Most people reading this blog will be familiar with the operators involved in developing UK shale - the likes of Cuadrilla, IGas and Dart. Most will also be aware of the buy-ins from the bigger players like Centrica, GDF Suez and Total.

However, the operators are only a part of the whole story. There is a whole supply chain needed to get shale development off the ground in the UK. Much of the work done by the operators is in fact contracted out to these suppliers, which are often UK-based "Small and Medium Enterprises", which are often referred to as the "life-blood" of our economy.

There are a lot of great British SMEs out there who have found that the skills and services they offer are proving useful to operators looking to extract shale gas in the UK. I'm a geoscientist, not an economist, so I tend to focus on the geoscience issues around shale, rather than the economics. That said, I think the assumption is often made that the only people to benefit from UK shale will be the operators: the handful of shareholders who own Cuadrilla, IGas et al. In fact, there is a whole supply chain of SMEs that will reap the benefit if shale is developed in the UK. This was made clear in the recent Lords report on the economic impacts of UK shale gas.

Thursday 5 June 2014

A tale of two letters

Updated 17.6.2014

I've just spotted that Tim Smit, the founder of the Eden Project, Cornwall, is one of the signatories on the anti-fracking letter in the Times.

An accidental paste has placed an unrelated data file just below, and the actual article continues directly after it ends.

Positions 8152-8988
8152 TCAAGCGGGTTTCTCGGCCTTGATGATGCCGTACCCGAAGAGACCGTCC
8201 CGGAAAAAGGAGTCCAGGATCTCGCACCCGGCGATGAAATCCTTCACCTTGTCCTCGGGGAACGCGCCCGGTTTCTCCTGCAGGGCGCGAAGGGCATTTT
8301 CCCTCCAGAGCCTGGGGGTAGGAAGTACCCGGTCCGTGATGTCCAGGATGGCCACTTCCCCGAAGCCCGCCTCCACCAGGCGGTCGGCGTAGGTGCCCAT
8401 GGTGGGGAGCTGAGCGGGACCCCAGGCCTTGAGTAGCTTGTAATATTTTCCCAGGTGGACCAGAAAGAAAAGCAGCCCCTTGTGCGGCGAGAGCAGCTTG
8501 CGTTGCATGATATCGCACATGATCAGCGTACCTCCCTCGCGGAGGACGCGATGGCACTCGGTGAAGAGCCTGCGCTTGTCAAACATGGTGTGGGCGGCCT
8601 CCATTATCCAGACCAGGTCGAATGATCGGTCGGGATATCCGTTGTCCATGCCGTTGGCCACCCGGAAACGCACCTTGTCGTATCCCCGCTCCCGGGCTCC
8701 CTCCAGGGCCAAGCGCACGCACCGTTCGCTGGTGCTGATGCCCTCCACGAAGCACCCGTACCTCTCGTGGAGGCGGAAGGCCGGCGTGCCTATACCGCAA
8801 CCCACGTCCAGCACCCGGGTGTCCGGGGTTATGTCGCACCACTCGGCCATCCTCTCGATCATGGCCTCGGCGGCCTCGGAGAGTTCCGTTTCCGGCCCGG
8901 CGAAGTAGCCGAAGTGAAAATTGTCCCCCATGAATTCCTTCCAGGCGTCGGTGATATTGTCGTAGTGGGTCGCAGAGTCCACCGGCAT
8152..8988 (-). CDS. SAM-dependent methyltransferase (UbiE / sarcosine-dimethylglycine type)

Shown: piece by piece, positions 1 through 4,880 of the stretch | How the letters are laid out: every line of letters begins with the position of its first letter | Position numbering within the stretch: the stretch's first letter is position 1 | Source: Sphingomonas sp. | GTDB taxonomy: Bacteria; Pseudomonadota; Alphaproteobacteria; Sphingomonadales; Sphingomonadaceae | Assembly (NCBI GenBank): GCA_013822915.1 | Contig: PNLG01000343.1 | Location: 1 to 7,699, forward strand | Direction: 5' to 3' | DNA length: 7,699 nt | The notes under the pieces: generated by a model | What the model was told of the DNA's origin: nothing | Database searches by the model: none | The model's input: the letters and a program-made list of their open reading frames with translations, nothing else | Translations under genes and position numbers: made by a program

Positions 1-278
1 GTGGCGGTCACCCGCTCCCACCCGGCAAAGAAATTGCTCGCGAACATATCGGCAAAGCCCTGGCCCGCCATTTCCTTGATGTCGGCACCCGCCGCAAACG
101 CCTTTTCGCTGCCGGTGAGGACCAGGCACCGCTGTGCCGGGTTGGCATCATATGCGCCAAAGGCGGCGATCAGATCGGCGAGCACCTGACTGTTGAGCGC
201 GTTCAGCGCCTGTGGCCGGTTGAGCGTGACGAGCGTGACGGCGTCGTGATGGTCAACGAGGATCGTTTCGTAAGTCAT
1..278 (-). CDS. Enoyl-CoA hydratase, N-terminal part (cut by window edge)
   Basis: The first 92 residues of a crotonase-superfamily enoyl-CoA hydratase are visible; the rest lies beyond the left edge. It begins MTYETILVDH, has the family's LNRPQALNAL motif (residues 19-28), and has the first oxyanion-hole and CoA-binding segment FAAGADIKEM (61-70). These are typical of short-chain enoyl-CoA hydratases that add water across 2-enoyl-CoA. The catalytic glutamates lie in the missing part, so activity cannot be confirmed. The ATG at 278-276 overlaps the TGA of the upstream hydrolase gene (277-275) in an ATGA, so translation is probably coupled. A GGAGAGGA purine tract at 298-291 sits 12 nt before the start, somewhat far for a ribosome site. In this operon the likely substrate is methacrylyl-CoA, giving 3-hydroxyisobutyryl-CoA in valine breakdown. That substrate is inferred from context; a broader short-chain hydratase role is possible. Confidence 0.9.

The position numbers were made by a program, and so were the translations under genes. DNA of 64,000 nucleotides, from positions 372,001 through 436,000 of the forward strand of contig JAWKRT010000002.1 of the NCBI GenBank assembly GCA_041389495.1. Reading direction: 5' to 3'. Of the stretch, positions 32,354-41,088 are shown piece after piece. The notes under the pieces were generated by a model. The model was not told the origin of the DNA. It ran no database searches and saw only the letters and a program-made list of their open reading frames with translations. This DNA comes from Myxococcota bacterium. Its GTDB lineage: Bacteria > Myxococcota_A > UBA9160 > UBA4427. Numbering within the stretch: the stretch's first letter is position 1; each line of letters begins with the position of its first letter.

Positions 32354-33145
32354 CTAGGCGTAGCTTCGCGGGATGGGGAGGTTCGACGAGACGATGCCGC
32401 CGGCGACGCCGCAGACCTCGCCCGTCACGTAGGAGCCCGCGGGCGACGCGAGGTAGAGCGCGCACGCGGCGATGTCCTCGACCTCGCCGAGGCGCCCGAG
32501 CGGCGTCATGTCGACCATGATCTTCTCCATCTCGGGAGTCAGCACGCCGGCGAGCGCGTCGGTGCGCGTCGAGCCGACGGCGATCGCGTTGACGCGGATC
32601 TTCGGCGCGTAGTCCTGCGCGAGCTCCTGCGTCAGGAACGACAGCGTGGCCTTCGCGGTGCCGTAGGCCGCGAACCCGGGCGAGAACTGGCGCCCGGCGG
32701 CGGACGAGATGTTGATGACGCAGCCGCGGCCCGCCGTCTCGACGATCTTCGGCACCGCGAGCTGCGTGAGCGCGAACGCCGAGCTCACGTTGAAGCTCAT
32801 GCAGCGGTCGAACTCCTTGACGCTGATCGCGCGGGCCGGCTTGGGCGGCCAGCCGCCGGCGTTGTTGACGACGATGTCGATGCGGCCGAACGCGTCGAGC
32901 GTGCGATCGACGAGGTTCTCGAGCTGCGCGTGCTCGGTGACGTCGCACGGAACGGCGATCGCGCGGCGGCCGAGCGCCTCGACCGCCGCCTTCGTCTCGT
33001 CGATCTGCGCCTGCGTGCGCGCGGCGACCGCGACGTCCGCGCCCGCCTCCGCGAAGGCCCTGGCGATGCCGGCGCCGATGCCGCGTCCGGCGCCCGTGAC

The Eden Project is currently planning an Engineered Geothermal System (EGS) to provide power and heat to the site. As any geologist will tell you, an EGS system requires "fracking" to create fractures in the granite rock to allow hot water to circulate. Or as the Eden Project describe it,
"Two boreholes, each around 25cm wide, are drilled into the rock to a depth of about 4.5km. This is done by pumping water down one borehole until the natural fractures in the rock are opened and water can flow."
In his own words, Sir Tim believes that "there is substantial evidence showing that fracking causes water stress and risks water contamination and soil contamination, earth tremors — and is a threat to human, wildlife, bird, fish and livestock health". I would love to know how he can think this and yet be happy for fracking to take place right next to the Eden Project.